The Economist traces the global migration of the YSL/Bergé collection. Sarah Thornton points out that M. Bergé cleverly donated two works–one to the Louvre and another to the Musee D’Orsay–to French museums to forestall government interference in the sale (through the denial of export licenses for works considered cultural patrimony.) Even so, three lower-priced works were pre-empted by two French museums.
In the end, the Gulf States don’t seem to be the destination of that many of the prized works. Americans were said to be the bidders on the Duchamp and Thornton shows that only two works were visibly bought by Middle Eastern collectors:
The top lot of the night was Henri Matisse’s splendid still life, “Les Coucous, Tapis Bleu et Rose” (pictured). Mr Giraud won again, outbidding Alain Tarica, whose father, Sammy, had sold the very same Matisse to Mr Bergé and Mr Saint Laurent back in 1979. At the elevated price of €36m, many assumed that the painting, which is Islamic in spirit, must have gone to either Qatar or Abu Dhabi, the two royal families rumoured to be represented in the room, but the consultants maintain that the buyer was European in the strict sense, rather than “European” by Christie’s definition, which seems to include anyone with freeport storage in Geneva.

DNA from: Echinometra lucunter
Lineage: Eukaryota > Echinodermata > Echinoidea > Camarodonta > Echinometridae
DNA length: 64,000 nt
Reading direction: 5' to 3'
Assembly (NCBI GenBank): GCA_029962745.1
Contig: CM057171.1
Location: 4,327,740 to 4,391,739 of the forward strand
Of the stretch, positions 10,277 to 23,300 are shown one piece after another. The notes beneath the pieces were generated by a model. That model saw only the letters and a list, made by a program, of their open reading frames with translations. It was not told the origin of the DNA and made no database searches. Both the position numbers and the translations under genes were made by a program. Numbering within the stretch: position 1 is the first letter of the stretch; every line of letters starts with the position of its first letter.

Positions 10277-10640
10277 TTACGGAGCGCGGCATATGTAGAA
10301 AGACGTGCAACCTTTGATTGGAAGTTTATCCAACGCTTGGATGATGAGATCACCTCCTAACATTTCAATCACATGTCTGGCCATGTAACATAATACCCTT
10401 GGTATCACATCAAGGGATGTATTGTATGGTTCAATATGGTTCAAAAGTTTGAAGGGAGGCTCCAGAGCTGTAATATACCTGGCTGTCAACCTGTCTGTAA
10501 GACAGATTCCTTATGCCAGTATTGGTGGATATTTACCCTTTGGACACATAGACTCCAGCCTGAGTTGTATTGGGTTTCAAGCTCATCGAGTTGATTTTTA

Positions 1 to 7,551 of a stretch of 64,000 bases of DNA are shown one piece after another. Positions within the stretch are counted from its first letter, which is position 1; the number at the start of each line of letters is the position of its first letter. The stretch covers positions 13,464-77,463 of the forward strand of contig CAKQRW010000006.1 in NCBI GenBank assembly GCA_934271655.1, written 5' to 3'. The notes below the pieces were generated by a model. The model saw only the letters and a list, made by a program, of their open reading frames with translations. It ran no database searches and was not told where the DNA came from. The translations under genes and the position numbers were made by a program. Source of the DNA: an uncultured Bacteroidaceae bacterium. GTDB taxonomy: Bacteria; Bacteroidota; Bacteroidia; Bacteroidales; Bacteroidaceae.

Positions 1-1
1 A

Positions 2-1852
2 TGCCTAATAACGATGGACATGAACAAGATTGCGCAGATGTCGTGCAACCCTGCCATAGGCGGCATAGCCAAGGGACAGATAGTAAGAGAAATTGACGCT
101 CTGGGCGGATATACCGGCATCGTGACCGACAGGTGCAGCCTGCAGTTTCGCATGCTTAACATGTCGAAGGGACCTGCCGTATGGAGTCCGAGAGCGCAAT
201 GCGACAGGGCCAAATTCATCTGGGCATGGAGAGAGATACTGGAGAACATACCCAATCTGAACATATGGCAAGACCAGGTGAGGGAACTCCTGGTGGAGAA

Despite the talk of Middle Eastern museum-builders, only two lots provided concrete evidence of Arab buying on the first night. Wafic Saïd, a Syrian-born Saudi businessman and philanthropist; and Samir Traboulsi, a Lebanese financier, were sitting together towards the front of the room. Collectors close by say that it was Mr Saïd who bought Juan Gris’s “Le Violon” of 1913 and Fernand Leger’s “Le Damier Jaune” of 1918 for the relatively reasonable total sum of €7.6m.
Bull for a Night (Economist)